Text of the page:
Our humanitarian program has been a very good one, but it's also supported by good settlement services that include full access to the Australian labour market, which supports integration. It's encouraging to see that, according to the Australian Bureau of Statistics employment statistics, the long-term employment outlook for our humanitarian entrants is promising. Of those who arrived between January 2006 and August 2011, the percentage employed is 72 per cent. For those who have been in Australia for a longer period of time, who arrived between 1 January 2000 and 2005, the percentage employed is 82 per cent. These people are not only vital contributors to our economy but also pay taxes, which generates revenue to enable governments to provide services. I think this is something that we should all be very proud of.

Australia is known and respected internationally for its migrant heritage. This longstanding record is underpinned by Australian core, shared values of rights and responsibilities. As a nation built on migration, it is important that the Australian public have confidence in the migration process. As I have said, a well-managed migration program is crucial for Australia's future prosperity. The benefits of migration and its effect on lifting living standards must flow to all Australians, and temporary and permanent migration both bring significant benefits to Australia. Skilled migration makes Australia more internationally competitive. It has helped our nation achieve more than 20 years of uninterrupted economic growth. The Migration Council Australia estimates that migration will add $1.6 trillion to Australia's GDP and 16 per cent to workforce participation by 2050. Temporary migration is also increasingly important. More than 560,000 foreign students have helped make education our third-most-important export, worth nearly $22 billion in 2016 alone. Family migrants reunite families and retain skilled Australians onshore, enhancing Australian society.

Let's look at one of the very interesting statistics that emerged from a 2013 inquiry into migration and multiculturalism. Thirty per cent of small businesses are owned by migrants in Australia. You only have to look at the top 100 wealthiest people in this country. How many of them are migrants? They started out with a small business, and today they are amongst the most successful Australians. Some have international enterprises and virtual economic empires internationally that all started from their small business in Australia.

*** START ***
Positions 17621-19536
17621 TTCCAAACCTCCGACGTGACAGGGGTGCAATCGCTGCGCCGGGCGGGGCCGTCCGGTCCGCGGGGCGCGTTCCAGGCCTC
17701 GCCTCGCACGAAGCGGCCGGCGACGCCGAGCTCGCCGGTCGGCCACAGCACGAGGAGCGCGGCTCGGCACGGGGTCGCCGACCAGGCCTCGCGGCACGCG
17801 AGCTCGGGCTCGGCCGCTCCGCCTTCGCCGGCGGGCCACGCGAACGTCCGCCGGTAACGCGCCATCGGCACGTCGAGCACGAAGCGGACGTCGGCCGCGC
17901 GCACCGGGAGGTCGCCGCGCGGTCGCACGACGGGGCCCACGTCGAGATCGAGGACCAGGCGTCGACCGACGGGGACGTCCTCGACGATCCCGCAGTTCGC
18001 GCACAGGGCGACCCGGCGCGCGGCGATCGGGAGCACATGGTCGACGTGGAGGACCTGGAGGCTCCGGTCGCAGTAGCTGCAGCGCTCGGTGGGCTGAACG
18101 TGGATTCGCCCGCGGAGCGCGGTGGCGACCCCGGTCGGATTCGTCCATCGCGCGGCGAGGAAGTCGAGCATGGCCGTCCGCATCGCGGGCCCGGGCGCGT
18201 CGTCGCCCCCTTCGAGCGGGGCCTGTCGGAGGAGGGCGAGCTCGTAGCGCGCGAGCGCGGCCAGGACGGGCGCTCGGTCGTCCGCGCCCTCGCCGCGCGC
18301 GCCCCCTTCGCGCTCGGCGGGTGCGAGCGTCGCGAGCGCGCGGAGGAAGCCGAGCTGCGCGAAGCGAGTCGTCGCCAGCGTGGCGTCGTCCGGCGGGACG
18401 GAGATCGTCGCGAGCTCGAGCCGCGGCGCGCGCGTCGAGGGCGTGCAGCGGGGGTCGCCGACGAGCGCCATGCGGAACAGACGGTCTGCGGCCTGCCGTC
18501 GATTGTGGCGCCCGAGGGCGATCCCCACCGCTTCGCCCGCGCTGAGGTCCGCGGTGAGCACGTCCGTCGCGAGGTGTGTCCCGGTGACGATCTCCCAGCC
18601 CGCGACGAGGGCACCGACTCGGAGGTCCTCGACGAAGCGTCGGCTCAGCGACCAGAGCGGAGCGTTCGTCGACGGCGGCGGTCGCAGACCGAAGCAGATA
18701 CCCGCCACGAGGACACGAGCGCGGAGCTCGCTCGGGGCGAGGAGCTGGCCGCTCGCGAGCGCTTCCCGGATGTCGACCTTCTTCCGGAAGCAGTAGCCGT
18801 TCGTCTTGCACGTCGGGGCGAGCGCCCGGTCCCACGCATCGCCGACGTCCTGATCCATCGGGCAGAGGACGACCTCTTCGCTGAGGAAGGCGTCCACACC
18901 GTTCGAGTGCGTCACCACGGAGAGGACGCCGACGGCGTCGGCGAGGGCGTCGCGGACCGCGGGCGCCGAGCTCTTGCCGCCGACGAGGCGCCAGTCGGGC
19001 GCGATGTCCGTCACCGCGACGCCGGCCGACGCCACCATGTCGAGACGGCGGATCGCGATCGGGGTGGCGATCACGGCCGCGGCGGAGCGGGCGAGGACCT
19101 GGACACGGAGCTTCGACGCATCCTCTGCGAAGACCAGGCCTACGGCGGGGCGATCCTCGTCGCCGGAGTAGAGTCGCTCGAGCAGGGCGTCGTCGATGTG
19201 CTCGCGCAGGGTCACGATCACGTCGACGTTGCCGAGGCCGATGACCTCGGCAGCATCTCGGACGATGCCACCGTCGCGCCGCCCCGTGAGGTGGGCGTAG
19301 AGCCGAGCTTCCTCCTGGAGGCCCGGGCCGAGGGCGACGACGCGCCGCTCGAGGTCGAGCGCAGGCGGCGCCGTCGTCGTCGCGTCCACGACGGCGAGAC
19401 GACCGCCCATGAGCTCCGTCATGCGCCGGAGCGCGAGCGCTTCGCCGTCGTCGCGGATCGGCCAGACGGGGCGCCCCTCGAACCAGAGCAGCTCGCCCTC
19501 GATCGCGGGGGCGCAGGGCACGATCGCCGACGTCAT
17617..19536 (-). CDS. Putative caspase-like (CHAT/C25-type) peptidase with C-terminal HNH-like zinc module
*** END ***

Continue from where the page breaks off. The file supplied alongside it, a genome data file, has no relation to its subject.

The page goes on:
Any government has to retain the sovereign right to determine who comes to their country—to Australia—and it must work in the interests of all Australians. I would now like to say something on the work this government is doing in reforming the visa system to ensure that this remains the case. Whilst our visa system has served our nation well, it needs modernising. We do need a visa system that is more responsive to our economic, social and security interests. That is why the government has signalled an intent to reform our visa system and has engaged in a public consultation process to seek input into what our future visa and migration systems should look like. The public consultations on designing the new visa system concluded in September this year, and the design of the new system is underway.

To inform future changes to the visa system, the government commissioned a review by the Productivity Commission into the migration program to ensure that we have the settings right. The Productivity Commission made a number of recommendations to improve the economic contribution of migration for all Australians, including through positive growth in per-capita incomes. The Productivity Commission noted that there are, indeed, a number of important benefits from migration. For example, by increasing the proportion of people in the workforce, immigration can provide a demographic dividend to the Australian economy and reduce the impacts of population ageing. But the benefits of migration to the Australian community, including increased incomes on a per-capita basis, can be achieved especially when the migrants entering the labour force have high levels of employability. Selecting migrants with high rates of workforce engagement and employment in skilled and high-demand occupations will deliver economic outcomes.